Target had to take action to protect employees and customers from violence by those who oppose LGBTQ rights. Some of these people destroyed property, personally threatened employees and threatened the retailer online. Will these people be held responsible for their actions? Will law enforcement arrest them and the justice system hold them accountable? Will they be allowed to go free while they await their day in court?
We raise the same concerns about juveniles who are accused of carjackings and armed robbery. Should we treat those who threaten others because of differing political opinions differently from those who steal cars? Both of these groups have found the threat of violence gets them what they want. Both groups will continue to terrorize the community until they are held responsible.
Hold those who threatened Target and destroyed Target property responsible for their actions — otherwise they will feel free to continue in their anti-social, violent ways.
Judy Zaunbrecher, Minneapolis
Criticism was heavy on theatrics
Steven Schier ("How DFLers kept legislating until Minnesota turned blue," Opinion Exchange, May 22) demonstrates that being an emeritus professor means never having to mince words.
Should city-dwellers be offended, I wonder, when Schier suggests that paroled felons will "likely reside heavily in already blue jurisdictions"? Hmm. Perhaps he has statistics to back that up.
Schier has a choice word for state Republicans — "feckless" — and paints them as chronic complainers (on this point, I'm sure the data is on his side), and he questions whether marijuana users will be able to find their way to the polls. (That last remark I suspect was hyperbolic and meant in jest, though marijuana users may have interpreted it differently.)
He also posits that the DFL "crushed those troublesome marijuana parties." Could it be the marijuana parties were successful in achieving their vision, albeit by forcing the hand of one of the major parties (the DFL)?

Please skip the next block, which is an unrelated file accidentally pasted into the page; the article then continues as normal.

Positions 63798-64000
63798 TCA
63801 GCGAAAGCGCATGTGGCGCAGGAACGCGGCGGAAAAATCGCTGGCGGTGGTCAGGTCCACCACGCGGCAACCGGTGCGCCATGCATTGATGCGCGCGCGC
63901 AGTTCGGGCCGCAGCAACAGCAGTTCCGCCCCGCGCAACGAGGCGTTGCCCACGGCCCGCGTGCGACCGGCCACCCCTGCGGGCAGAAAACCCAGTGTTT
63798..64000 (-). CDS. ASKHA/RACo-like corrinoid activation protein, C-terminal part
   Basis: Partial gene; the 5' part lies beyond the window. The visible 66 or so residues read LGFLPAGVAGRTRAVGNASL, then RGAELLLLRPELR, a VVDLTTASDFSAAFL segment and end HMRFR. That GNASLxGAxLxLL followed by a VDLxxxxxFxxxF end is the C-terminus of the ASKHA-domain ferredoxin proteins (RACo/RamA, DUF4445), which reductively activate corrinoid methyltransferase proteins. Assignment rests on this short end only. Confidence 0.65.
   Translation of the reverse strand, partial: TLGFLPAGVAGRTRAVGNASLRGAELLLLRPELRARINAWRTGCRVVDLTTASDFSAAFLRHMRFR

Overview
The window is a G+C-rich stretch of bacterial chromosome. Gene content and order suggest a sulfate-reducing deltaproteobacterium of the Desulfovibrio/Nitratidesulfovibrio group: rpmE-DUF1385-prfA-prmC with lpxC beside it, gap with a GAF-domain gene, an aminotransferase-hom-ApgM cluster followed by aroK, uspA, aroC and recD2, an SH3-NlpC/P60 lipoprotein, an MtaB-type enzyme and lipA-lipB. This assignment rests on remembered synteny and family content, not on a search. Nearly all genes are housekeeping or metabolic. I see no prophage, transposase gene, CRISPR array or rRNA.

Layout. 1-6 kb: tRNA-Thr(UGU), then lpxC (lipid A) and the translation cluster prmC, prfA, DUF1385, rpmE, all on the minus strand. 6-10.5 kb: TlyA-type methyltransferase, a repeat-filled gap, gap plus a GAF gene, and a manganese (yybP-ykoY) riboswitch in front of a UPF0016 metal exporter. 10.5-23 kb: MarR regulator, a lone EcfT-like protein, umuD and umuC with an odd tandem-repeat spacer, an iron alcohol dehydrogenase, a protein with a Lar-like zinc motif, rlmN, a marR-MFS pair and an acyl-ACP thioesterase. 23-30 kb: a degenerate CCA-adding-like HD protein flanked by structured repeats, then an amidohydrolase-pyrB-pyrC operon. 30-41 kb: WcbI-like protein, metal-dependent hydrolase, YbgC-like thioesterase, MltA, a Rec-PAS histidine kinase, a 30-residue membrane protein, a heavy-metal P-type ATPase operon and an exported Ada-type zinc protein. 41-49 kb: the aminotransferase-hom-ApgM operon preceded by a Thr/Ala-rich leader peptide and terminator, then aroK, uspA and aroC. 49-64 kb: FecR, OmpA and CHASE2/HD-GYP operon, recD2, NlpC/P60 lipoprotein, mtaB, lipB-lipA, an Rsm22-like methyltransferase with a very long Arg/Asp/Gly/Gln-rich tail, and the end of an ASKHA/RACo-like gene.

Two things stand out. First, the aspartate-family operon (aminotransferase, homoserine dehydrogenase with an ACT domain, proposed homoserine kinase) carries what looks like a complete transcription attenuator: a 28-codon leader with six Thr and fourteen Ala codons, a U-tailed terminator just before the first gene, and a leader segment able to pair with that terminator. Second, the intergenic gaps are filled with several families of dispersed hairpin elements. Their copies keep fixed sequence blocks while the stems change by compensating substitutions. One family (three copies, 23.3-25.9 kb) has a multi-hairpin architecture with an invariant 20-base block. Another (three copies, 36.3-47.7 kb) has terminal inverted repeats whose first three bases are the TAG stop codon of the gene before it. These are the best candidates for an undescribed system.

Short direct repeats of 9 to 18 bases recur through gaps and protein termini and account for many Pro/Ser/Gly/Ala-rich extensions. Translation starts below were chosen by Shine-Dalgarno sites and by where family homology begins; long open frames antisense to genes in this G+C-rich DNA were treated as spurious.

I can only surmise from the tone of Schier's essay that his political science classes at Carleton were electric, engaging and in high demand. No one wants to miss out on fireworks.
Lisa Wersal, Vadnais Heights
I have often admired Schier's insights on Minnesota politics, which is why his evidence-free analysis of the future impact of DFL legislative actions regarding election reforms and voting rights expansion is quite shocking.
Schier concluded, apparently only by sheer intuition, that as an ingenious result of the DFL changes he cites, the overwhelming majority of potheads, newly enfranchised ex-felons, and "pipelined" youth voters will now flock to the DFL. This can be the only outcome, because, as everyone is presumed to know, there are no marijuana users, ex-felons or teenagers who vote Republican. Well, if true, that is the Republicans' problem, not Minnesota's.
But the most disturbing observation in this essay is this: "Felons likely reside heavily in already blue jurisdictions, limiting their impact on legislative and congressional races." What? Oh, please. I'm an old white guy, but even I can hear that dog whistle.
None of the sweeping assertions by Schier about voting behavior includes even a passing reference to some supporting data or source. In the future one hopes that the good professor will, in the words of my high school teacher, "show your work."
Schier claims that in raising the voting bar for major party status from 5% to 8%, the DFL is squelching the two pro-marijuana parties (which combined captured barely 2% of the vote in 2022). Does he think that the now-relaxed cannabis laws will help those groups get closer to even 5% in the future? More oddly, he claims that legalization "will move many voters from the marijuana parties into the DFL electorate." Well, yeah.
Corwin Snyder, Sauk Rapids, Minn.